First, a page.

CONTAINING LINKS TO 35725 STORIES FROM THE NETWORKS' NIGHTLY NEWSCASTS
     TYNDALL HEADLINE: HIGHLIGHTS FROM MARCH 12, 2008
The Eliot Spitzer sex scandal reached its climax as he resigned as Governor of New York. His reputed trysts with call girls were never specifically acknowledged--he referred to "my private failings" in his three-minute public statement--as Spitzer was Story of the Day for the third straight day, chosen as the unanimous lead on all three networks. Also for the third straight day ABC and NBC had substitute anchors. Ann Curry, again, was in the chair for NBC. ABC used George Stephanopoulos. Missing from the networks' news agenda was international coverage. Only one report had, even vaguely, an overseas angle.    
     TYNDALL PICKS FOR MARCH 12, 2008: CLICK ON GRID ELEMENTS TO SEARCH FOR MATCHING ITEMS
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video thumbnailABCGov Eliot Spitzer (D-NY) call girl sex scandalHumiliated, apologizes, resigns, may be indictedBrian RossNew York
video thumbnailCBSGov Eliot Spitzer (D-NY) call girl sex scandalBank software monitored suspicious financesNancy CordesWashington DC
video thumbnailNBC2008 Hillary Rodham Clinton campaignAdvisor Geraldine Ferraro resigns in race flapAndrea MitchellWashington DC
video thumbnailABC2008 Presidential race Democratic delegates standingsResult depends on Pa, Mich, Fla, superdelegatesDavid WrightChicago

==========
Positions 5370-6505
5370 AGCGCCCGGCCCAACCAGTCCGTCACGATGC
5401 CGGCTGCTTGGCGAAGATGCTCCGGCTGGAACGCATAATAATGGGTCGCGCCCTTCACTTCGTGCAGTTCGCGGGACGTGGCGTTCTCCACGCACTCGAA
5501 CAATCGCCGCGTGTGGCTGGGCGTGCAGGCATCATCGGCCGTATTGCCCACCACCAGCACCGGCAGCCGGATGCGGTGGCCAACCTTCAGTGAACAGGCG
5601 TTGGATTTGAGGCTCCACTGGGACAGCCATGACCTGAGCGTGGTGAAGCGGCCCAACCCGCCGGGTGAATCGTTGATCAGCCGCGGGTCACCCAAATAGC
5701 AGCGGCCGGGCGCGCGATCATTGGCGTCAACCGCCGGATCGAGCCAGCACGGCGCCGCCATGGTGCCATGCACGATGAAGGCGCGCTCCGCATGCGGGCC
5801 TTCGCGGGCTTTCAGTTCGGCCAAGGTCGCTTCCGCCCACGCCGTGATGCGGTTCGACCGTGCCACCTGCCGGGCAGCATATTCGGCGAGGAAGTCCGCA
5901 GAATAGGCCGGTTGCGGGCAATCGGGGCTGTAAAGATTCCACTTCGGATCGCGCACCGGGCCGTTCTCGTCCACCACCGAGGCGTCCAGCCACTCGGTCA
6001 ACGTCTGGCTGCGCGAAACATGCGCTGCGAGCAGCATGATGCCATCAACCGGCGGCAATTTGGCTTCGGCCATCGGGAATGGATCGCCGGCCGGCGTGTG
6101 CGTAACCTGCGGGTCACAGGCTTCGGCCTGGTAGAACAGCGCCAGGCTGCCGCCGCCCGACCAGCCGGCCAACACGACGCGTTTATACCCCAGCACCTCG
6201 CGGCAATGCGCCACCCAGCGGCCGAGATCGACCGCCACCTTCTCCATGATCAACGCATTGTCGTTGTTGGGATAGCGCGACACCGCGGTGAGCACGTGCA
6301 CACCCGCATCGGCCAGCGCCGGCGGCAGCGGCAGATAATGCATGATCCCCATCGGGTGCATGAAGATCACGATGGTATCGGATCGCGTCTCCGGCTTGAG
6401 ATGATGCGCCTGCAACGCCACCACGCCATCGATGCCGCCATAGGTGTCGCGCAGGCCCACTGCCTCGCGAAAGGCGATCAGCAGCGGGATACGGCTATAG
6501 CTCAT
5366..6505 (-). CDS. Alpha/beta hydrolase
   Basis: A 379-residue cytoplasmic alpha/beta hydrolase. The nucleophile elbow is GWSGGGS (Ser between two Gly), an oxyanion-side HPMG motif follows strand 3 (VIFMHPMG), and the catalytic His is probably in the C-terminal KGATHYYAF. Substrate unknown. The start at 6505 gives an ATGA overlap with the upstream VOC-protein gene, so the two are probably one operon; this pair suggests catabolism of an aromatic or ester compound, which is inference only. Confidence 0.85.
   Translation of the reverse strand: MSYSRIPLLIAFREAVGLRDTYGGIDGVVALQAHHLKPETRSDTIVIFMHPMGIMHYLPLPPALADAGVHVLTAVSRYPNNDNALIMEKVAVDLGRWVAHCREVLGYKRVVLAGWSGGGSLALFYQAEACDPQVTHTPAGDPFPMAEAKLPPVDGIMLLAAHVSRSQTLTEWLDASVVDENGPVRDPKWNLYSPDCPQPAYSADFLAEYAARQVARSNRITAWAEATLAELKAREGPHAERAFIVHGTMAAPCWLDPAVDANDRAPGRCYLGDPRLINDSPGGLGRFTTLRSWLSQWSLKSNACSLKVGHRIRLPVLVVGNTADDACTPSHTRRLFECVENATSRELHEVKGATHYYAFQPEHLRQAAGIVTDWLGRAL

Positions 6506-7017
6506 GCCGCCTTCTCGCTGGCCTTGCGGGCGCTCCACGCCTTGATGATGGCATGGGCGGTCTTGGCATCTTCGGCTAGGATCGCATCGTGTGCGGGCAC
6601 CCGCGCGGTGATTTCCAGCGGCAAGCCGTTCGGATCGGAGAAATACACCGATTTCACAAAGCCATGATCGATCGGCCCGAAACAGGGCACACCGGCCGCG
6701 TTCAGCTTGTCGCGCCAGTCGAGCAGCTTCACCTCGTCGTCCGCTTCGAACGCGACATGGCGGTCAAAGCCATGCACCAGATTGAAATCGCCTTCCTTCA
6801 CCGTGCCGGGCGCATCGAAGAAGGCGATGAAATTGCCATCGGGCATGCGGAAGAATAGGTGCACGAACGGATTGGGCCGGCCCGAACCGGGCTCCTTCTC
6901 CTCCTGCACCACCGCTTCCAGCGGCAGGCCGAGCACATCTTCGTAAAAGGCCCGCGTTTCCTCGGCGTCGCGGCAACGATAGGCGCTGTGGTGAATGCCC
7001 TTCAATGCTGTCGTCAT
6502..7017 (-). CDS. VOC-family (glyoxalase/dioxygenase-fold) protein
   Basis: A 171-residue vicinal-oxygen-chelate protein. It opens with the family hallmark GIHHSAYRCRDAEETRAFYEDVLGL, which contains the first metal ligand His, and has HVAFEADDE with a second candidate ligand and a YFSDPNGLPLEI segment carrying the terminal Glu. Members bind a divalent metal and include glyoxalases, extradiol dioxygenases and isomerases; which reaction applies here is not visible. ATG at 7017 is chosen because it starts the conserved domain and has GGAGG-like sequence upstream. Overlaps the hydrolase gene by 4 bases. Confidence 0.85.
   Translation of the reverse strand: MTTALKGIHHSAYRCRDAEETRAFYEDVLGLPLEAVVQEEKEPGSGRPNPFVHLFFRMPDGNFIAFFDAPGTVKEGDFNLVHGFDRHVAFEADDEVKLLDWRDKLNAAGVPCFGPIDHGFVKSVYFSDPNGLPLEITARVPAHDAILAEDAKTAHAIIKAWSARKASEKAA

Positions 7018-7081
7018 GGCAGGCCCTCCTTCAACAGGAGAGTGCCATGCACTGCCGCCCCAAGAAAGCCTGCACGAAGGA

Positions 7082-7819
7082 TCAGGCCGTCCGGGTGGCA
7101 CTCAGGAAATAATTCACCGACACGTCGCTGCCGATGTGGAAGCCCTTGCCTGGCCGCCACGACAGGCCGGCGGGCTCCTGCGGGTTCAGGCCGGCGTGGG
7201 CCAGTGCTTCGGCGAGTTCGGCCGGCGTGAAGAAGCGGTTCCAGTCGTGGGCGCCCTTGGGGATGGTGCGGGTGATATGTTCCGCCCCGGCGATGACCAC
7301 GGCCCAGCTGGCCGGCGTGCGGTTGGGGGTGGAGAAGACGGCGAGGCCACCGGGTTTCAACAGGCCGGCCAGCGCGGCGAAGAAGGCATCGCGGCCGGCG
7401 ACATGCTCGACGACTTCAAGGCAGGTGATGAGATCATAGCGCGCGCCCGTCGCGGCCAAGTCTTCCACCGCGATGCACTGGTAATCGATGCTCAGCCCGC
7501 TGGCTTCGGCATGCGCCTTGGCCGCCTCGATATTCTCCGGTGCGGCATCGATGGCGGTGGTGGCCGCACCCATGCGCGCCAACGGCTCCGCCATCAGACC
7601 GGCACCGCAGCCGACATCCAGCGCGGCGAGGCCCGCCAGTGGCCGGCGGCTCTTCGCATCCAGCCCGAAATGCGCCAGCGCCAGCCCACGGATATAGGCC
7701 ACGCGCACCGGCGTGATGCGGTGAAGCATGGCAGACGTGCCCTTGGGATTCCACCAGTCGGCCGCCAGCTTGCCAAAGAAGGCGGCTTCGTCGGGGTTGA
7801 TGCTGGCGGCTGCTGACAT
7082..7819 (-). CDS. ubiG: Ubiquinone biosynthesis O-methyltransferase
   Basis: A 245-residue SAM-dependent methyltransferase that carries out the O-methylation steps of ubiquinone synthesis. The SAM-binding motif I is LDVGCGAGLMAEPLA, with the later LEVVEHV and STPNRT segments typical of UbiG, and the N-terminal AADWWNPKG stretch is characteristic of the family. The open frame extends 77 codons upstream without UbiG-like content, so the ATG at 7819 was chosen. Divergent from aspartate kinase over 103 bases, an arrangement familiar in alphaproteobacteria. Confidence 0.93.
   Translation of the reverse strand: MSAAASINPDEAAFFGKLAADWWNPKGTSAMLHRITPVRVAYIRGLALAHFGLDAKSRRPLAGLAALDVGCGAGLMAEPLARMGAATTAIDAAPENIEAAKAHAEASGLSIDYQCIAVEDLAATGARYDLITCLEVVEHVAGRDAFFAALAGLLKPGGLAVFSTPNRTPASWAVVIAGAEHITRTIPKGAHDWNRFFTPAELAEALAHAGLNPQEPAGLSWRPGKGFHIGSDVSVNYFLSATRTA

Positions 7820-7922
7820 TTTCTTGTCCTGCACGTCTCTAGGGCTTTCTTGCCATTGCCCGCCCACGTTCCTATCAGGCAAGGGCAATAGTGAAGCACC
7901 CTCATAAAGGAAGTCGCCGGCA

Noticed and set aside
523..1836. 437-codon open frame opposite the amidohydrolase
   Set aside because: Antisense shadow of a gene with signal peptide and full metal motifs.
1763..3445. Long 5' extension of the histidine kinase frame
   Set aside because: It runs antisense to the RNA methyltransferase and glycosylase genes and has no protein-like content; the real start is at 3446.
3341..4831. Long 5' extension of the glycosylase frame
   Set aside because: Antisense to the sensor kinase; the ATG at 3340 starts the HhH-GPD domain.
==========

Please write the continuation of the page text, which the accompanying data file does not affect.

video thumbnailCBSUSAF AC-130 gunship fleet overdeployed in battleAging planes in Iraq, Afghan need maintenanceDavid MartinFlorida
video thumbnailNBCAir safety: aging jetliner fleet requires inspectionSouthwest Airlines grounds 44 planes for a dayTom CostelloWashington DC
video thumbnailABCAuto safety: SUV rollovers accident dangersSimple roof strut strengthening saves livesLisa StarkVirginia
video thumbnailCBSSupermarket grocery food prices escalateWheat hikes impact bread, pizza, cereals, pastaCynthia BowersChicago
video thumbnailNBCTelevangelists accused of abuse of tax exemptionTampa's Without Walls ministry investigatedLisa MyersWashington DC
video thumbnailCBSChildren's book author, aged 12, is wheelchairboundShea Megale writes about her service dog MercerRichard SchlesingerVirginia
 
TYNDALL BLOG: DAILY NOTES ON NETWORK TELEVISION NIGHTLY NEWS
SPITZER DENOUEMENT, FOREIGN BLACKOUT The Eliot Spitzer sex scandal reached its climax as he resigned as Governor of New York. His reputed trysts with call girls were never specifically acknowledged--he referred to "my private failings" in his three-minute public statement--as Spitzer was Story of the Day for the third straight day, chosen as the unanimous lead on all three networks. Also for the third straight day ABC and NBC had substitute anchors. Ann Curry, again, was in the chair for NBC. ABC used George Stephanopoulos. Missing from the networks' news agenda was international coverage. Only one report had, even vaguely, an overseas angle.